The Kia Sportage SX Turbo is heavier on the “sport” than the “portage,” but overall it’s an impressive entry in the compact crossover class.
If you want to haul, metaphorically speaking, this top-of-the-line model is a great way to do it in a CUV, as its 240 hp engine is one of the most powerful in its segment. Unfortunately, if you need to haul, literally, you might want to look elsewhere, because its cargo bay is pretty much the smallest around.
That’s true in all Sportages, which start at $23,885 for a 181 hp version. But Kia did manage to fit a ton of features, all of them available in the lineup, in fact, into the SX Turbo for $33,395. The only decision you have to make is front-wheel-drive or all-wheel-drive. The latter is a $1,500 extra.
These include 18 lighting elements on the front of the car, giving the Sportage’s already alien looks an insectoid vibe. Whether or not it’s your thing, the design is well executed and a standout among its peers. By contrast, the cabin’s style is reserved, classy and wouldn’t look out of place in a luxury car. All of the materials are above par, and the comfortable, heated and cooled leather seats leave little to be desired. Kia often punches above its class with quality (it came in first in the 2016 J.D. Power Initial Quality Study), and the Sportage lives up to that reputation.
Despite, or likely because of, the little luggage area, there’s plenty of space for passengers. It passes the four-6-footer test with room to spare. If the high beltline and small rear windows make them feel claustrophobic, there’s a panoramic sunroof to balance things out.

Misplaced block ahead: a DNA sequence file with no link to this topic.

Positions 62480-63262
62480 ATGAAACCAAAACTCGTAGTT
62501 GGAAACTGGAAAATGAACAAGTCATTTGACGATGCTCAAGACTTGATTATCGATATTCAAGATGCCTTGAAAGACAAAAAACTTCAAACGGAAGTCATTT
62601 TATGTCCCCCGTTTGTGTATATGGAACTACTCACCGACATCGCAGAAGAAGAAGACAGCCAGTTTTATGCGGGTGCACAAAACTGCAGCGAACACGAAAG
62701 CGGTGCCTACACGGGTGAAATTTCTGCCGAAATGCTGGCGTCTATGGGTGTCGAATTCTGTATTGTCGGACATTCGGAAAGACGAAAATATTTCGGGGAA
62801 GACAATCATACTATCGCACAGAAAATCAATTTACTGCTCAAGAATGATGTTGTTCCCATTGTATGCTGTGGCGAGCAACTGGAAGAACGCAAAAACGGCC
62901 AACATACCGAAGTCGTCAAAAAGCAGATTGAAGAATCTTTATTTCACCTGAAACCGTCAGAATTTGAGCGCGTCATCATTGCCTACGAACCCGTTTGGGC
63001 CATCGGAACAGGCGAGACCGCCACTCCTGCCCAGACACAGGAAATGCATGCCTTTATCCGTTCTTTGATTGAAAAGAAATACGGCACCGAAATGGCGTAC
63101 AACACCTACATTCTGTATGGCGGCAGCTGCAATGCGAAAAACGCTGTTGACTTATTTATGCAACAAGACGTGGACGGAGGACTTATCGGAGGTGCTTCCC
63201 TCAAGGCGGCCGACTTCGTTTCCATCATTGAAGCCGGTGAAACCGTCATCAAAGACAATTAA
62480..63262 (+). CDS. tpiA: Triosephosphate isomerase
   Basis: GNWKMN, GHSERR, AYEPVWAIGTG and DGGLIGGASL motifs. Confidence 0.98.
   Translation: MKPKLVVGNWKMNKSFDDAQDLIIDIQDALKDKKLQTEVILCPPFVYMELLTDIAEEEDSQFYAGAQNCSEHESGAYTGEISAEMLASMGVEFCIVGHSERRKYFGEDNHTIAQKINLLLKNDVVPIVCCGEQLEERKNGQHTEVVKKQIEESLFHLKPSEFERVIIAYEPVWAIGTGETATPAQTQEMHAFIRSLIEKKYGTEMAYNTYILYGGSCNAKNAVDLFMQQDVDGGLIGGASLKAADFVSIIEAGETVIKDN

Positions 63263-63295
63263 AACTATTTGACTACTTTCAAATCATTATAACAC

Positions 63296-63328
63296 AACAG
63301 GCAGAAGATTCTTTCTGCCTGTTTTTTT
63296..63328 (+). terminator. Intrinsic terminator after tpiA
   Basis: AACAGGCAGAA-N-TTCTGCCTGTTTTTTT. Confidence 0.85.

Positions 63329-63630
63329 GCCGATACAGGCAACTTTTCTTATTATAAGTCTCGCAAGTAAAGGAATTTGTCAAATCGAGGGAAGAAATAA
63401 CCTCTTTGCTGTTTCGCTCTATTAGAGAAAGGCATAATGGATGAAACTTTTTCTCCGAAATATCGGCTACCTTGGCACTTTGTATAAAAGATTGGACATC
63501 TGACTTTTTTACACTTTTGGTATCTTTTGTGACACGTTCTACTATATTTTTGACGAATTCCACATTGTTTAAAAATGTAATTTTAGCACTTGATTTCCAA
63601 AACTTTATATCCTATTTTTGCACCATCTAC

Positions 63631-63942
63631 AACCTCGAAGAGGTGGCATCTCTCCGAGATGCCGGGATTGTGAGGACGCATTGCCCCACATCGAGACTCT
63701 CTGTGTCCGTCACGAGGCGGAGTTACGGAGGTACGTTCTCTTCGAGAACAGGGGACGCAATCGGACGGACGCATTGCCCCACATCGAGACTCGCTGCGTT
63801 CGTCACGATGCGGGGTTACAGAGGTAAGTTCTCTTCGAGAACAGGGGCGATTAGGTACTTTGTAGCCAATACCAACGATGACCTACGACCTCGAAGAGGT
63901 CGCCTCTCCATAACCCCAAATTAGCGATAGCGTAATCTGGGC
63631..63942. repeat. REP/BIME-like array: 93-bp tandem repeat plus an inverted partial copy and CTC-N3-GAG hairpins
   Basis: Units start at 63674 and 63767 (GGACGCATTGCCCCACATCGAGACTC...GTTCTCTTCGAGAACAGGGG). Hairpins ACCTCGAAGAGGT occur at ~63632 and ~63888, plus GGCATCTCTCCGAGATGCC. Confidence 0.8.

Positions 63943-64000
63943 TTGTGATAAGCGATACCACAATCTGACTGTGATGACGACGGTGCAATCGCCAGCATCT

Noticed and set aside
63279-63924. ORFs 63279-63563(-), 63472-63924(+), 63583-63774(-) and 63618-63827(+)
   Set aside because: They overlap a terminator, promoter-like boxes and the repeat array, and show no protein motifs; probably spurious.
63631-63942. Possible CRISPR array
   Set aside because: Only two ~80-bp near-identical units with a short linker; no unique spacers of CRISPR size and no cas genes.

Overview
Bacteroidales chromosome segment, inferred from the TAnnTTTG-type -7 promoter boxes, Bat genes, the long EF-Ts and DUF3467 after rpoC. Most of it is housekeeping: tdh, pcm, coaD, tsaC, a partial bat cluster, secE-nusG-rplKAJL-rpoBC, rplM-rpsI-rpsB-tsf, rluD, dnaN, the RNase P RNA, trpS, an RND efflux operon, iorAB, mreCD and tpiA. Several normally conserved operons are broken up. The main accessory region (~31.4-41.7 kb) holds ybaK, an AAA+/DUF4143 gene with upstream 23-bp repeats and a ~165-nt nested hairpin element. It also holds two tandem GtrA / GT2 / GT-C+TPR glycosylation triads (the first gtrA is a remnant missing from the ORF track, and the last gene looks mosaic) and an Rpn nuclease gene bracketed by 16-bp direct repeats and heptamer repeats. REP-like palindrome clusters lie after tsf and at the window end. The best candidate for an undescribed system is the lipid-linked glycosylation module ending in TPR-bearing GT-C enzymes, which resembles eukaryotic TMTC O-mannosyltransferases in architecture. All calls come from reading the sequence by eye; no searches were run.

Keep it closed, and the Sportage is an extremely quiet car. Its ride quality is similarly refined, even on its big 19-inch wheels. There is a fair amount of body motion, which gives it a bit of the fun, trucky feel missing from many CUVs. But it’s controlled, and the payoff is a suspension that soaks up the bumpiest roads.
For most Sportages, that will mean old pavement and potholes. It’s not an off-roader, though it can be locked in all-wheel-drive at low speeds for the occasional run across a grassy field or up a snowy driveway. For the street, the SX Turbo is fitted with lane departure and blind spot warning systems and pedestrian-spotting automatic emergency brakes.
It also has a hands-free hatchback. Just stand next to it for a couple of seconds with the key fob in your pocket and it opens, sesame-style. Too bad the cozy cavern it reveals is less awe-inspiring.
With all-wheel-drive, the SX Turbo is good for just 21 mpg combined. The 245 hp 2.0-liter turbo Ford Escape gets 23 mpg, while the 250 hp 2.0-liter turbo Subaru Forester does even better at 25 mpg.
That’s a significant difference, but taken as a whole, the Sportage holds its own among these hot rods of the compact crossover class, and lives up to its name.